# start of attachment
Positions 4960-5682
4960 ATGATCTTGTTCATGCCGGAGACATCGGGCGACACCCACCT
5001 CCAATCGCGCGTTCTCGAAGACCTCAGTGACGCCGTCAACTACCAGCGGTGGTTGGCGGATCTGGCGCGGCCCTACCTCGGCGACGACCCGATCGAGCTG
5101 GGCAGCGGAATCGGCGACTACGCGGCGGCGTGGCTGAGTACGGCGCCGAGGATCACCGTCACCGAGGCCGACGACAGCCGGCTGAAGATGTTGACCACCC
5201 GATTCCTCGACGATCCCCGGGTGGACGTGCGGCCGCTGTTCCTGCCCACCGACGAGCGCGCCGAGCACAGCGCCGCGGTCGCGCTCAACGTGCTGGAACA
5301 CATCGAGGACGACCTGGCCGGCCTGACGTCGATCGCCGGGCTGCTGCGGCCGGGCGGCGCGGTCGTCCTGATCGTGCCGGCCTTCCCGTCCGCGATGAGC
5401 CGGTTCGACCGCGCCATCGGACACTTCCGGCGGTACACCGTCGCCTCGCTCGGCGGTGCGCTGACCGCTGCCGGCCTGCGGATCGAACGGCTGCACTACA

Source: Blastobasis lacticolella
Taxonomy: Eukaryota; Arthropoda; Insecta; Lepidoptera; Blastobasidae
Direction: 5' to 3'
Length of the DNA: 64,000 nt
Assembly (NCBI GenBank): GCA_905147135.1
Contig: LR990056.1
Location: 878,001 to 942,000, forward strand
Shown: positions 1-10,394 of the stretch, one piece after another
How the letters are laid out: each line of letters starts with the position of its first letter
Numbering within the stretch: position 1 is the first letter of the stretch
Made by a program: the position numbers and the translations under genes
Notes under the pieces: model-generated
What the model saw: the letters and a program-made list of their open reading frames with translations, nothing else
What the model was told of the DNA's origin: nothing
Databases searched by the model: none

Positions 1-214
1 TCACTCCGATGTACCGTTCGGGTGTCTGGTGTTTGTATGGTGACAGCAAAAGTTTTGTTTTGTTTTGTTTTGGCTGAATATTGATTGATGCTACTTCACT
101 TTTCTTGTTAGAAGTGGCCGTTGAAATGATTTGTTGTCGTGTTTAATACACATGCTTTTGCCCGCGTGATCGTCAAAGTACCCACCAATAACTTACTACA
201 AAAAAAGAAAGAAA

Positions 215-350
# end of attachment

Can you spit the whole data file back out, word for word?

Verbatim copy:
Positions 4960-5682
4960 ATGATCTTGTTCATGCCGGAGACATCGGGCGACACCCACCT
5001 CCAATCGCGCGTTCTCGAAGACCTCAGTGACGCCGTCAACTACCAGCGGTGGTTGGCGGATCTGGCGCGGCCCTACCTCGGCGACGACCCGATCGAGCTG
5101 GGCAGCGGAATCGGCGACTACGCGGCGGCGTGGCTGAGTACGGCGCCGAGGATCACCGTCACCGAGGCCGACGACAGCCGGCTGAAGATGTTGACCACCC
5201 GATTCCTCGACGATCCCCGGGTGGACGTGCGGCCGCTGTTCCTGCCCACCGACGAGCGCGCCGAGCACAGCGCCGCGGTCGCGCTCAACGTGCTGGAACA
5301 CATCGAGGACGACCTGGCCGGCCTGACGTCGATCGCCGGGCTGCTGCGGCCGGGCGGCGCGGTCGTCCTGATCGTGCCGGCCTTCCCGTCCGCGATGAGC
5401 CGGTTCGACCGCGCCATCGGACACTTCCGGCGGTACACCGTCGCCTCGCTCGGCGGTGCGCTGACCGCTGCCGGCCTGCGGATCGAACGGCTGCACTACA

Source: Blastobasis lacticolella
Taxonomy: Eukaryota; Arthropoda; Insecta; Lepidoptera; Blastobasidae
Direction: 5' to 3'
Length of the DNA: 64,000 nt
Assembly (NCBI GenBank): GCA_905147135.1
Contig: LR990056.1
Location: 878,001 to 942,000, forward strand
Shown: positions 1-10,394 of the stretch, one piece after another
How the letters are laid out: each line of letters starts with the position of its first letter
Numbering within the stretch: position 1 is the first letter of the stretch
Made by a program: the position numbers and the translations under genes
Notes under the pieces: model-generated
What the model saw: the letters and a program-made list of their open reading frames with translations, nothing else
What the model was told of the DNA's origin: nothing
Databases searched by the model: none

Positions 1-214
1 TCACTCCGATGTACCGTTCGGGTGTCTGGTGTTTGTATGGTGACAGCAAAAGTTTTGTTTTGTTTTGTTTTGGCTGAATATTGATTGATGCTACTTCACT
101 TTTCTTGTTAGAAGTGGCCGTTGAAATGATTTGTTGTCGTGTTTAATACACATGCTTTTGCCCGCGTGATCGTCAAAGTACCCACCAATAACTTACTACA
201 AAAAAAGAAAGAAA

Positions 215-350